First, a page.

Funny, yes. Entertaining, no doubt. Magnificently illustrated, to be sure. But it’s more than that. The Secret Science Alliance may be capable of a difficult feat – drawing in readers who have never been interested in graphic novels before. A must add.
Although many (many) celebrities might beg to differ, writing children’s books is hard work. Limited vocabulary and limited space add to the difficulty of creating a story that (and this is the biggest challenge of all) will resonate with youngsters who are just learning how to read. There are scores of contrived, dull picture books that stand as a testament to the challenges of the medium. But occasionally, a picture book comes along that is so wonderfully pure that it makes you understand why some believe authoring a kids book is cake. Peter McCarty’s (Hondo & Fabian) Jeremy Draws a Monster is this sort of book. A simple, beautiful book that will join the well-populated ranks of Books about Imagination with gusto.
Too shy to go outside and make friends, Jeremy decides to create some company in the safety of his bedroom. Using a blue pen, he sketches a giant, horned monster. It isn’t long before the rude beast begins to get demanding. Food, music, board games – Jeremy has trouble keeping up with the requests. When the monster comes home late and commandeers Jeremy’s bed, the boy decides that it is time for his guest to hit the road. He hands the monster a ticket and a suitcase and shows him to the bus stop. After the bus speeds off Jeremy is by himself in a place he never has had the courage to go – outside. When a group of neighbors ask him to play, Jeremy decides to take them up on the offer.
Although it includes a monster, noise and bluster don’t dominate the book. The plot has a wonderful pacing that slowly builds, with a conclusion that young readers might expect, yet not see coming. While it won’t slay readers with action or huge laffs (as we librarians are so often drawn to during story time), this one should work well in a read-aloud setting. I can see kids putting themselves in Jeremy’s tiny, tiny shoes (well, socks actually) pretty easily.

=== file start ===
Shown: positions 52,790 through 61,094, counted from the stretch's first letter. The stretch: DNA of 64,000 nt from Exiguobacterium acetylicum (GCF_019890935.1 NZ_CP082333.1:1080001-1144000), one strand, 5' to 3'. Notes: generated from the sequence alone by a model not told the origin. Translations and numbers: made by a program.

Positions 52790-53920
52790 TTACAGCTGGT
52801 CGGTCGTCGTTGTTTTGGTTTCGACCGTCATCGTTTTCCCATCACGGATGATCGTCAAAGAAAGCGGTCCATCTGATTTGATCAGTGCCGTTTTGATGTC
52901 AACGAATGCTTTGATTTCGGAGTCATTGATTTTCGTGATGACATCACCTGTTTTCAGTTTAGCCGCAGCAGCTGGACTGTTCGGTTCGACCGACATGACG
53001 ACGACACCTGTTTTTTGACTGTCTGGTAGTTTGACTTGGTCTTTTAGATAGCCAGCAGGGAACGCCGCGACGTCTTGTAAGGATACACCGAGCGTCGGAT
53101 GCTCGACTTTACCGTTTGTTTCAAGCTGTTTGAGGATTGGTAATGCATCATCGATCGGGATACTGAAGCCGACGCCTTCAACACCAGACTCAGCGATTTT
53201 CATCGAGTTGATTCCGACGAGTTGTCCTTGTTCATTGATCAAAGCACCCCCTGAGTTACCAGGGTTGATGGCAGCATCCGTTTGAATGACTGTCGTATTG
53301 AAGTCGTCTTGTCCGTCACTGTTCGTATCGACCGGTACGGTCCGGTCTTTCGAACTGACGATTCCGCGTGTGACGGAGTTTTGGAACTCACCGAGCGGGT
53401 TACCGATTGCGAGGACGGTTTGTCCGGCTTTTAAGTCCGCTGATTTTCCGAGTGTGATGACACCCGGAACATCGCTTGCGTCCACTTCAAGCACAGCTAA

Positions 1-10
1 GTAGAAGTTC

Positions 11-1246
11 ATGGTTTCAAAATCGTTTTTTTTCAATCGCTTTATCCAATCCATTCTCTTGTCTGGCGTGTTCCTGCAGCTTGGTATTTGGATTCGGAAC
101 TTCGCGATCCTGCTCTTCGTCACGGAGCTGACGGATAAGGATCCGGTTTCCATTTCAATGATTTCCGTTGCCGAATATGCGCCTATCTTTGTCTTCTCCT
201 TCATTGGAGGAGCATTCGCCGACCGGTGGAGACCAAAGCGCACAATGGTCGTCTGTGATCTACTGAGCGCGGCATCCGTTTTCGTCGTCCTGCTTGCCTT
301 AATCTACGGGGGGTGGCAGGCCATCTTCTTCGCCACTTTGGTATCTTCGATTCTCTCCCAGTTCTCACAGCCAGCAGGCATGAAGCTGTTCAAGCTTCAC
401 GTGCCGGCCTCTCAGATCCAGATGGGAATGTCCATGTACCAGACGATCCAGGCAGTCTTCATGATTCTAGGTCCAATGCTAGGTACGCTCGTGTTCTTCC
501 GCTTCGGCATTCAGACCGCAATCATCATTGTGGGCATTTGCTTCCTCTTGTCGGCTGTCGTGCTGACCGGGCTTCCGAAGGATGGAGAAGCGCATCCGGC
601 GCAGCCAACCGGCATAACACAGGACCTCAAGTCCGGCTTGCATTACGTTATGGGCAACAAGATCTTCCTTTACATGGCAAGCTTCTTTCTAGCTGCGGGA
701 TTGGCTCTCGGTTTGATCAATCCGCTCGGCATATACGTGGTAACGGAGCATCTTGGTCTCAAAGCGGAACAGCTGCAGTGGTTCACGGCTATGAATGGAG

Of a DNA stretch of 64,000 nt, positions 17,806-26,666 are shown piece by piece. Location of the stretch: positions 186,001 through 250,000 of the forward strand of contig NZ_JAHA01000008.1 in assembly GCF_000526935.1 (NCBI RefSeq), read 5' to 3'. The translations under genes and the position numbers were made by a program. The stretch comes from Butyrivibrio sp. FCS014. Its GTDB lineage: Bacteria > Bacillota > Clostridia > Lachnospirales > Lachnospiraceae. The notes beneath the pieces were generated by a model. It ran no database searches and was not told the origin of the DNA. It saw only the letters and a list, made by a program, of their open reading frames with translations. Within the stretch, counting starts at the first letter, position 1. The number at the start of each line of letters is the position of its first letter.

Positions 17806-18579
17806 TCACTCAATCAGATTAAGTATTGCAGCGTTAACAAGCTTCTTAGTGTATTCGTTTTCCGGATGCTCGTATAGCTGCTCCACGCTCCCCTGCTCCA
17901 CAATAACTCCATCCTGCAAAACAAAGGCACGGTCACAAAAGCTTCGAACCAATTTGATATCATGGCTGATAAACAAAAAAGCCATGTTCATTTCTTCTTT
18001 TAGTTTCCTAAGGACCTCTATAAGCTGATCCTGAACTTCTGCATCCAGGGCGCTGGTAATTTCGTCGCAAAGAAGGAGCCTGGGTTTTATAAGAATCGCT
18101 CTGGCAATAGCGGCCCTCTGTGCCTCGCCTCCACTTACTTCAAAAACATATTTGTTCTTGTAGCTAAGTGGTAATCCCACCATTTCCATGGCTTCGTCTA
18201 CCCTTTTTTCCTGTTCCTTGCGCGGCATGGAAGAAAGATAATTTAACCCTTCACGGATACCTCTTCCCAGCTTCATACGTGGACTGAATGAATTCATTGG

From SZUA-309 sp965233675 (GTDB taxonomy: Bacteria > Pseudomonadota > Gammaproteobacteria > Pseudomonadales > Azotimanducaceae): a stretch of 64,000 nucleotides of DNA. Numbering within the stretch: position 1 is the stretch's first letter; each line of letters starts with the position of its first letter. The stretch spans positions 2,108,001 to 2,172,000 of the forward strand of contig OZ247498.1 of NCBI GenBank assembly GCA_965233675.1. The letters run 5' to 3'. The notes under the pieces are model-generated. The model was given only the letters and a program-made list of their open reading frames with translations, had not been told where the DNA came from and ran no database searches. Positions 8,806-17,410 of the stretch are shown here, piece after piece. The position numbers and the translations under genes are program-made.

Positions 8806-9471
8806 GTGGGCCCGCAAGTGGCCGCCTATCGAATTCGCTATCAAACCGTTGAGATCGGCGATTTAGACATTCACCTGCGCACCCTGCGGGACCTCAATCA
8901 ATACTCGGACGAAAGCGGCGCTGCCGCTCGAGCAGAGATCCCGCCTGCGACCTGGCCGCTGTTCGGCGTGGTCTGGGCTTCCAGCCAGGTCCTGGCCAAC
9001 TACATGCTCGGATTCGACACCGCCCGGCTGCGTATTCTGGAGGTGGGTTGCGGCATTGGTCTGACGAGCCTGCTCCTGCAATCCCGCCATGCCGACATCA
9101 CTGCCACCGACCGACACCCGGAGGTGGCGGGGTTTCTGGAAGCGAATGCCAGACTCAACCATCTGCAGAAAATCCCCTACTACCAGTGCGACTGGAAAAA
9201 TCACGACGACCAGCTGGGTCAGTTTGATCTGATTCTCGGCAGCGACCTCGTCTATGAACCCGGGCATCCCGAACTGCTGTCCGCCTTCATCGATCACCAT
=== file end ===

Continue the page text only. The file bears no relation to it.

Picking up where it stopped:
Against the pure white backdrops that help to express Jeremy’s self-imposed isolation, McCarty’s pen & ink and watercolor illustrations vibrantly assert themselves.
I’m guessing this will be one of those books that critics, parents and kids will all like – it’s a big-tenter to be sure. Here’s hoping plenty of people crowd in.
Find this book at your local library with WorldCat.
Christopher Columbus was a great man who overcame the odds to bravely discover North America.
How do you feel about the above sentence? Pretty simplistic, right? You and I know there’s a whole lot more to Columbus’ story. That sort of broad-brush statement-making can be dangerous. Take John Brown, for instance. Madman you say? Crazy idealist? Not so fast. In John Brown: His Fight for Freedom, author/illustrator John Hendrix offers us a profile that reveals the good and the bad of this early abolitionist. I can’t remember seeing a more nuanced picture book take on a controversial historical figure.
John Brown was an abolitionist to his core. In the 1840s and 50s, at a time when some thought slaves should be free, Brown wanted more: equality. He lived and died for the cause. After creating a reputation as a madman fighting to make Kansas a free state, he set his sights on a more dangerous plan. Brown saw the capture of weaponry at Harper’s Ferry, Virginia as key to his mission of ending slavery. Brown and his men began the raid, but things didn’t go as planned, leaving Brown trapped. Outnumbered and alone, he was captured and put on trial for insurrection, conspiracy, and high treason – crimes he was eventually hanged for.
As Hendrix explains in the Author’s Note, great care was taken to capture the complexity of Brown and his actions. Long misunderstood, recent research on the man has brought with it new attitudes on his fight. Says the author:
[Though] the United States hanged him as a traitor, I feel we must not dismiss him as a madman. Terrorists crave distruction and turmoil, and the seed of John’s rebellion was compassion.
This book is an important step in presenting these views for young readers.
Vivid, detailed, bold, memorable – Hendrix works wonders here with pen & ink and acrylic washes. Earth tones are rendered in crystal-clarity, providing a crispness that makes some other books seem out-of-focus in comparison. Hand-lettered passages pop up intermittently, highlighting important elements of the story. The result is a book that feels like a statement. The image of a battered, resolute Brown in the gallows will stand out as one of the most memorable children’s book images of the year.
A beautifully candid take on a man who’s life has been misunderstood, John Brown: His Fight for Freedom is a picture book biography that deserves to be seen. Make room on the shelf.
I have a problem. I’m not sure what to do when faced with a book like Meanwhile – a choose-your-own-adventure-style graphic novel. How do you review a book without a set beginning, middle, and end? How do you approach a book that required a homemade computer algorithm to structure? While it’s hard to define in concrete terms, Meanwhile is an original – a book that begs to be picked up, figured out, and enjoyed.